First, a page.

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some redress when ill-treated or deserted by their last session it would compete with it and run it husbands. I wish that more progress had been made down. Why, then, are the owners of property in the codification of our law. It has always ap- throughout the country to be compelled at enor: peared to me that it is a reproach to a great com mous expense to adopt a system which they will mercial country like ours, that what is the law on not adopt voluntarily? And in whose interest is any subject has to be sought in an entangled mass the scheme so strenuously supported ? If half the of statutory enactments, and in the difficult and energy which lias been spent in pushing this bill nice distinctions to be deduced from the study of for compulsory registration of title to land were deperhaps a host of decided cases. We have, how-voted to carrying through the reforms indicated by ever, in the last fifteen years obtained at least five | Mr. Hunter in his address at Bristol last year, we important Codification Acts on matters of mercan should soon have an improved system of transfer by tile law ; such as the Bills of Exchange Act 1892 : | deed, against which no land registry would without the Factors Act and the Arbitration Act 1889; the compulsion have any chance whatever. Those thePartnership Act 1890, and the Sale of Goods Act | orists who clamor for a registry of title have, I 1893, besides the arrangement in single acts and the am sure, no experience of the delay and expense inamendment of existing statutory provisions such as volved in dealing with the simplest matters which the Merchant Shipping Act 1894. We are promised | arise in reference to registered titles; and if this is an early codification of the law relating to marine the case now, when so few titles are registered, insurance, and I hope that the day is not far dis what must we expect if the whole of the conveytant when we shall have all the more important ancing of the kingdom had to pass through the branches of our commercial law embodied in Codi- offices of the land registry ? In the spring of the ficatior. Acts, which will at least pave the way for present year I was asked to arrange the transfer of that greater and much-desired object, a general a house. I knew that it had been bought more codification of all our law. But if the last session than twenty years ago, that the owner had long of parliament has been barren of complete legisla- since died, leaving all his property to trustees for tion, there have been under discussion during the sale, and that one of the four trustees was dead; past year many matters of great interest to the pro- and in answer to an inquiry how long it would take fession. First and foremost is, of course, land to transfer the property, I answered, "A few transfer, and then come the very important subjects hours." Alas! I spoke without my host, for I bad of trusts and the amendment of the Companies forgotten that it was a land registry title. I had to Acts.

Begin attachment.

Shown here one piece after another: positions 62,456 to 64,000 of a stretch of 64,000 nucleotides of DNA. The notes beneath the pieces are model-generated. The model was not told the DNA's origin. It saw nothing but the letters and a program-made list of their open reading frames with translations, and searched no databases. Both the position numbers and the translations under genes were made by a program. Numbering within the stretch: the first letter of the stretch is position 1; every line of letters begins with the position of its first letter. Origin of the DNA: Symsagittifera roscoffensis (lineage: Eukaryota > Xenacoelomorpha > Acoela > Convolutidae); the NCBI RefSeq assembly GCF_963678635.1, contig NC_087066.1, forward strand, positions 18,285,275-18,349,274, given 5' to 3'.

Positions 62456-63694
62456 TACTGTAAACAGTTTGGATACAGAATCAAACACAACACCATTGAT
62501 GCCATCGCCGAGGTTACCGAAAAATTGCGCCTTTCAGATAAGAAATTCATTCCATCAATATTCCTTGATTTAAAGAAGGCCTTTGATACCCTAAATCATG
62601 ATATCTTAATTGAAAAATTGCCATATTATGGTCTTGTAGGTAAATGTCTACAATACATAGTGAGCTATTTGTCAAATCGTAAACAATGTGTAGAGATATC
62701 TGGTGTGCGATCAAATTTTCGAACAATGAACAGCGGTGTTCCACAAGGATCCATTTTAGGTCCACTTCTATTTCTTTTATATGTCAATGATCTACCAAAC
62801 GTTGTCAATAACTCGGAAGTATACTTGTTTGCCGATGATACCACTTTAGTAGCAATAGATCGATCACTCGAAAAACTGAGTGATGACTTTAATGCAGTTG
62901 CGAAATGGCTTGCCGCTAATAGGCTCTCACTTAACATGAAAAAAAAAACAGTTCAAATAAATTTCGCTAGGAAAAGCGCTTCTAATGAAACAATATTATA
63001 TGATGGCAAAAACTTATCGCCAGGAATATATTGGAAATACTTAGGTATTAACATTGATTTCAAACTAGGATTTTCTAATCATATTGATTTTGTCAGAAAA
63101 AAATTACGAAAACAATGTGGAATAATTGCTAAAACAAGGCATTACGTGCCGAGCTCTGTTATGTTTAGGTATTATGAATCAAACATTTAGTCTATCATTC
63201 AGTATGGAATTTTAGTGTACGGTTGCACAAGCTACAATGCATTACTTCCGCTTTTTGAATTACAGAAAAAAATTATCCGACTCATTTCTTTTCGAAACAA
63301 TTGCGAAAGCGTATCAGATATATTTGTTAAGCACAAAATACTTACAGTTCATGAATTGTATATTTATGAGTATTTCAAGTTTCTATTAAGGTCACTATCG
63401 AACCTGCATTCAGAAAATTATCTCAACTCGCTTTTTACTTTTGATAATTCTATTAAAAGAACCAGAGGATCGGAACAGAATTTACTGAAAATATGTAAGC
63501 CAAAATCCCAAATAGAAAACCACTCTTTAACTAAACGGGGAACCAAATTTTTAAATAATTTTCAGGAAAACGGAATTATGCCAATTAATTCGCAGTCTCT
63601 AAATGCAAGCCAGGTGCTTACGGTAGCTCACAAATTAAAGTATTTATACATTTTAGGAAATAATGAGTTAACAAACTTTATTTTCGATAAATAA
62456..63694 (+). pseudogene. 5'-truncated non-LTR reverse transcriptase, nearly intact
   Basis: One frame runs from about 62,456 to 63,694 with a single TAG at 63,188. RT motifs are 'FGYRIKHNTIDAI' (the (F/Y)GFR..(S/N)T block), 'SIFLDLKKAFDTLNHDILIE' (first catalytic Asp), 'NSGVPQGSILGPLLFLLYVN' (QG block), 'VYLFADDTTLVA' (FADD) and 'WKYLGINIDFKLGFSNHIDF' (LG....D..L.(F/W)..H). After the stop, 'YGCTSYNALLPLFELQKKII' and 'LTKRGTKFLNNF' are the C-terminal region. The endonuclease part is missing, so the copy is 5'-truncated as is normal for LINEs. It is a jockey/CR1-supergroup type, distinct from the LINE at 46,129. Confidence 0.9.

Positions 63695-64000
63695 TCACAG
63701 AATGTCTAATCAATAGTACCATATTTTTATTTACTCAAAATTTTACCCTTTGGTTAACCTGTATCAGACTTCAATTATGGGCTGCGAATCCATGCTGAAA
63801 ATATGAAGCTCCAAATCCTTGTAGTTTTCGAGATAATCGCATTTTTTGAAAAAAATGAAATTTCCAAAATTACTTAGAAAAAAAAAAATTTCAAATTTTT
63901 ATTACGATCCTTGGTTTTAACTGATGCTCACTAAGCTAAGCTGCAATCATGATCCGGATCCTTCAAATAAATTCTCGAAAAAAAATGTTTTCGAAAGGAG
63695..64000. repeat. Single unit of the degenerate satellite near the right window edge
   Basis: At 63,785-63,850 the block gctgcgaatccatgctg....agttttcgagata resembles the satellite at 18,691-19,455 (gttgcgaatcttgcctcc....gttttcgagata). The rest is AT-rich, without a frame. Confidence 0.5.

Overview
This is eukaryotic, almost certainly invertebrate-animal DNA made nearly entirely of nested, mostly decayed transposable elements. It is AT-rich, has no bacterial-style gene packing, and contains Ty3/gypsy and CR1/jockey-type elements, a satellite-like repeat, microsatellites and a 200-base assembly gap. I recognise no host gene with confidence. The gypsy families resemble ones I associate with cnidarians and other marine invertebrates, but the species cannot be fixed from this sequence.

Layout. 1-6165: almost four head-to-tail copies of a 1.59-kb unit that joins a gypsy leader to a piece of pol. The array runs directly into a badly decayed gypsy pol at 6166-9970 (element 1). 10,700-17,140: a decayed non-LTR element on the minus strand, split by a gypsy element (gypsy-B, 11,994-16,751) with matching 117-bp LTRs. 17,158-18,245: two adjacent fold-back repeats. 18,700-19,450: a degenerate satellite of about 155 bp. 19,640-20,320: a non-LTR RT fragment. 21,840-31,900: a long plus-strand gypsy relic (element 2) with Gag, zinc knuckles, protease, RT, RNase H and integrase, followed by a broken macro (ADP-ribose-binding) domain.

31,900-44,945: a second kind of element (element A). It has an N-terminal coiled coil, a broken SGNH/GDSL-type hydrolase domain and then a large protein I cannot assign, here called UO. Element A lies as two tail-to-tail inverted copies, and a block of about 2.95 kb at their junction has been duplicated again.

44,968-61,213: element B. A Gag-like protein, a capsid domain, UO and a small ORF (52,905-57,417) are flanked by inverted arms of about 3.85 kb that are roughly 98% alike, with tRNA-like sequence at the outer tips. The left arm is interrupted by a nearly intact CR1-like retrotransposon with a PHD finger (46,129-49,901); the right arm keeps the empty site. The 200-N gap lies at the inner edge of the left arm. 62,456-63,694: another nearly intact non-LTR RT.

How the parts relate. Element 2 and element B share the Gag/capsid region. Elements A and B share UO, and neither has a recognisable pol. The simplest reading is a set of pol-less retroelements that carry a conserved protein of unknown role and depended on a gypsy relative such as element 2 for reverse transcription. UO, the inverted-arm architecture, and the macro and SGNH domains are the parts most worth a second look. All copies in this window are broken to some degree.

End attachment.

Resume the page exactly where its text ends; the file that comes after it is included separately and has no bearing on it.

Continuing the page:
register the probate, prove the death of the trustee, As to land transfer, you have heard so much on

and the land registry, before accepting the prothat subject that, important as it is, I am sure I bate, required notice to be given to the heir-at-law shall best study your feelings by confining what I and a valuation of the property to be produced. desire to say within a comparatively small compass.

Some delay, of course, occurred; and in this parI trust that, after the evidence which was given ticular case the delay did not injure my clients, for last summer before the committee of the House of their proposed sale fell through, but I had to pay Commons, the present Lord Chancellor will pause between £6 and £7 in fees to the land registry and before he introduces such a bill as that of last ses other disbursements to clear the title and place the sion. If the Government would follow the example surviving trustees in a position to sell, and with an set last year by the Board of Trade, in the matter of unregistered title 5s. would have covered the disthe Companies Acts, and appoint a really strong bursements, and a transfer could have been made at and competent committee to consider the subject of We, as practicing lawyers, are not lawland transfer, and suggest some workable scheme makers; we can only indicate what we think the for the improvement of the law, we should, I am law should be. Your ex-president, following (I sure, hear no more of such a measure as the Land believe unwittingly) the lines suggested by Mr. Transfer bill of 1895. It was twenty years ago that Wolstenholme in 1862, advocated last year at our our then president, Mr. Gregory, in bis presidential provincial meeting at Bristol some very radical address, here at Liverpool, pointed out the defects changes in the law of conveyancing. Personally I in the act of 1875, and predicted its fuilure, which am prepared to go even a step further than I behe said would be mainly due to the absence of lieve he and many who think with him are prepower to take off the register land once registered, pared to go. We should, I think, always have an as “the rules were sure to be cumbrous and expen owner of the whole fee simple of land from whom sive in small transactions.” The present system of a purchaser or mortgagee could get a clear title free conveyancing, though matters have been greatly of any trusts or equitable interests, and that improved since 1875, is not without its faults; but whether the purchaser or mortgagee has or has not side by side with the system proposed by the bill of notice of such interests; and in cases where the